Joseph Toara raised the issue of law enforcement. Stating that Vanuatu already has laws prohibiting indecent material, he asks why aren’t they being enforced on the Internet?
“Long internet every thing is there, unless i kat filter. Hemi no mekem sense blong kat wan law we i blockem people blong karem [porn] magasine i kam long country while yu letem internet open nomo olsem.”
Numerous people offered their support for this proposition.
Makatere replied with “two cents worth”:
“Whereas monitoring all traffic at the gateway? Thats a small step towards becoming a Police state. Big Brother anyone?”
The debate swayed back and forth around the issue. One contributor, signing on with the name Big Aussie, reminded us that this problem is a little like trying to squeeze the air out of a balloon:
“Trying to hide or block these things only makes them hide, making it even harder to control access to them.”
I offered a few thoughts of my own. At the core of the issue of enforcement is the legality of the measures taken to protect people from these influences. I worried about constitutional issues, including the rights to freedom of conscience and speech, and the constitutional prohibition against unreasonable search and seizure.
Furthermore, the license agreements currently in place for our ISPs have no requirement to filter content for any reason. Imposing further conditions on them might create a great deal of concern for their lawyers, especially because of the implications raised about legal liability for the actions of their customers.
Ironically, it would be easier to for them to provide such services voluntarily to those people who wanted to subscribe to them.
More than anything else, though, I worry about the potential for abuse. The problem with installing a filtering system on our core networks is that everything we say and do on the Internet would become visible, and I fear that the temptation to look for material other than pornography might become overwhelming. If experience elsewhere is any guide, it’s not at all unreasonable to fear that political rivals, jealous lovers and people indulging in petty vindictiveness might use these tools to abuse someone’s privacy.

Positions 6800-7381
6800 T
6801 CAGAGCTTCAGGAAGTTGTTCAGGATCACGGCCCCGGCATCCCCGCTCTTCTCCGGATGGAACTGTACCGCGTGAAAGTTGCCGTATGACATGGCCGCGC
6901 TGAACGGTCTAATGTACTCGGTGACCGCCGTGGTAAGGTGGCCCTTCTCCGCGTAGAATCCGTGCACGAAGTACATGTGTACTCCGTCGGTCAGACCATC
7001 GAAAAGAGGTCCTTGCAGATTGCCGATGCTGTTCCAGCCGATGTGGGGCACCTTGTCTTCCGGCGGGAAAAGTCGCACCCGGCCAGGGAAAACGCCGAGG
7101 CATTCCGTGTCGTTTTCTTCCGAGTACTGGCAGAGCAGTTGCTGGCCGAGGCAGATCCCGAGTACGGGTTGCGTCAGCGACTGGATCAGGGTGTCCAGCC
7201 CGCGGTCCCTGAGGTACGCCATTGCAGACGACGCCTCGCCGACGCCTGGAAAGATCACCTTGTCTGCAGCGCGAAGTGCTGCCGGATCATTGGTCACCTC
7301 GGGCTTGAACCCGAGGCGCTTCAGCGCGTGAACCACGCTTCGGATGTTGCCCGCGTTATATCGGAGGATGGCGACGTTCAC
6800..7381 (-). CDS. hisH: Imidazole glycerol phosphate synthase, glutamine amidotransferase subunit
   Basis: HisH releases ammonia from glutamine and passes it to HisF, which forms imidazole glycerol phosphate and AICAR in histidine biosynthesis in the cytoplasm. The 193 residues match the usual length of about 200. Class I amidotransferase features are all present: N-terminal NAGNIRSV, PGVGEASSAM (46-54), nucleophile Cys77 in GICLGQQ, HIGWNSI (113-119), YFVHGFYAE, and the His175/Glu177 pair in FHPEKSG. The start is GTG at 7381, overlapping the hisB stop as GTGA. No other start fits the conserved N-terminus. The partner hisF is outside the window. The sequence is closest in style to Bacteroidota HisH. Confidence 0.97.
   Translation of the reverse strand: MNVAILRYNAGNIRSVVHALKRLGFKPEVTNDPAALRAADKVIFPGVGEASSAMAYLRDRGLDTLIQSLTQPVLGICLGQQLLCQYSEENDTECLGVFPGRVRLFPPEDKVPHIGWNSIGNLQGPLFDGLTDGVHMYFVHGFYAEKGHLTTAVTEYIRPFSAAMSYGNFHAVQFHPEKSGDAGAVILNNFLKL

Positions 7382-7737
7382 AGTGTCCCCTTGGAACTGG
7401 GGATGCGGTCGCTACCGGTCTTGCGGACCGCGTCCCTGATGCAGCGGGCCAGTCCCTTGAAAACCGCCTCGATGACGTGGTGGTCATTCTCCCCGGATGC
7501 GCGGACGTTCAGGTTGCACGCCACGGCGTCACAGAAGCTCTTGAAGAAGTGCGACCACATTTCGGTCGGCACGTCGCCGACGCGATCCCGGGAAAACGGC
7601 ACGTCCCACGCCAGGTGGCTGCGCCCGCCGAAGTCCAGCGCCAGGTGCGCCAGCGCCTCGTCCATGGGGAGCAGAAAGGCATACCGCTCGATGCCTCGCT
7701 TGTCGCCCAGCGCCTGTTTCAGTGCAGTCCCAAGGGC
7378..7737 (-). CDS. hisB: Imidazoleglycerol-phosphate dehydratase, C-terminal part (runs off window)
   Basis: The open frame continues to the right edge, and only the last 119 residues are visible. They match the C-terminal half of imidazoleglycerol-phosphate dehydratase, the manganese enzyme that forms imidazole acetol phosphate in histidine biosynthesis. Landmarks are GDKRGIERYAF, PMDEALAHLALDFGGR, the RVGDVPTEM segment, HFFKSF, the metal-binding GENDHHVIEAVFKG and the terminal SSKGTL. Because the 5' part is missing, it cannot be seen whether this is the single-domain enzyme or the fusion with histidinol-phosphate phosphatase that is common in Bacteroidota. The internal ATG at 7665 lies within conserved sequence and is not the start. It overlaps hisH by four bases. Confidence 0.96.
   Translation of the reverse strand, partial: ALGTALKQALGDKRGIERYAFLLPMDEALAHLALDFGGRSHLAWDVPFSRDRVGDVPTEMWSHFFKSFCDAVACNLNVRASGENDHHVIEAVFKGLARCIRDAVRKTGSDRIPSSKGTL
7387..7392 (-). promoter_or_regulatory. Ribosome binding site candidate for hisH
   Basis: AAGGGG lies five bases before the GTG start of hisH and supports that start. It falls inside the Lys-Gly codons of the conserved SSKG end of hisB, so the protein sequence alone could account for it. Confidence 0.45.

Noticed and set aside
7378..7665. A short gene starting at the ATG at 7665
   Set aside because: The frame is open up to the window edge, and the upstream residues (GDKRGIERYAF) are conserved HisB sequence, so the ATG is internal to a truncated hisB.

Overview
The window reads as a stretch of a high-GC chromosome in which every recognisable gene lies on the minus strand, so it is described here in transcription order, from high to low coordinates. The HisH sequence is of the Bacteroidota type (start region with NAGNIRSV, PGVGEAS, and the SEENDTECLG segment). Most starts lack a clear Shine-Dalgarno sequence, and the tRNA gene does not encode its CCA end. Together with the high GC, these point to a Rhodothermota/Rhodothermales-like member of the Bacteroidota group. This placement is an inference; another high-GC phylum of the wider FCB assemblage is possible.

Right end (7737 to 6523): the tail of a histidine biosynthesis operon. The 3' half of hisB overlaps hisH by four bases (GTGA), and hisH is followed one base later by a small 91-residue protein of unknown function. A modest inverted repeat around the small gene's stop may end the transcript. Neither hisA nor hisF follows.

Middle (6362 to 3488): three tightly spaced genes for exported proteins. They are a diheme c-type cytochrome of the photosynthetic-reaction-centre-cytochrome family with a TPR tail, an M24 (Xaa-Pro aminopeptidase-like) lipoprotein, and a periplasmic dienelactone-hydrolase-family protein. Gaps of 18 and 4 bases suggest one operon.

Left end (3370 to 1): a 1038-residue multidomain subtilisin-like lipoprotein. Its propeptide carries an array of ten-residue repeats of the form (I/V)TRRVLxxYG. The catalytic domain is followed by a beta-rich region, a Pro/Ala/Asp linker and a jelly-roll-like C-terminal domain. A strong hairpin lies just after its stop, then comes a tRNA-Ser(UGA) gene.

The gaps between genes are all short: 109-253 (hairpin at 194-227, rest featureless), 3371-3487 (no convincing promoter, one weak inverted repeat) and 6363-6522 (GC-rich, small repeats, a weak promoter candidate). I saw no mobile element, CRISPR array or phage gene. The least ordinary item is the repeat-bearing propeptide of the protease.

I’m a strong supporter of content filtering in schools, businesses and those private residences that want it. But history teaches us that when such overwhelming surveillance power is given to the state, the worst outcome is the most common.
Kenneth Fakamuria countered with an excellently reasoned response:
“The bottom line is that it is illegal to be bring pornographic material to Vanuatu. In the pre Internet era this law was enforced through customs and immigration. Now of course thanks to internet technologies, pornography is easily accessible in many major centres in Vanuatu. Does this make pornographic access any less legal? No, but it has made the law much more difficult to police.
“It was for this reason that I suggested that further action should come from government – to further enforce this law. And one suggestion was to filter pornographic material from the source. It is much easier to filter from one source than to let it pass 20,000 lines which will require 20,000 filtering actions from the many islands in the country where internet is accessible.”
Joseph Toara offered the following conclusion:
“[L]ong end blong day, yumi man Vanuatu yet bae i dicidem wanem we hemi good blong yumi.”
There is a great deal yet to be said on this topic. VITUS considers it critically important that the people of Vanuatu educate and inform themselves about the new influences – both good and bad – that our newfound levels of access to the Internet introduce to us.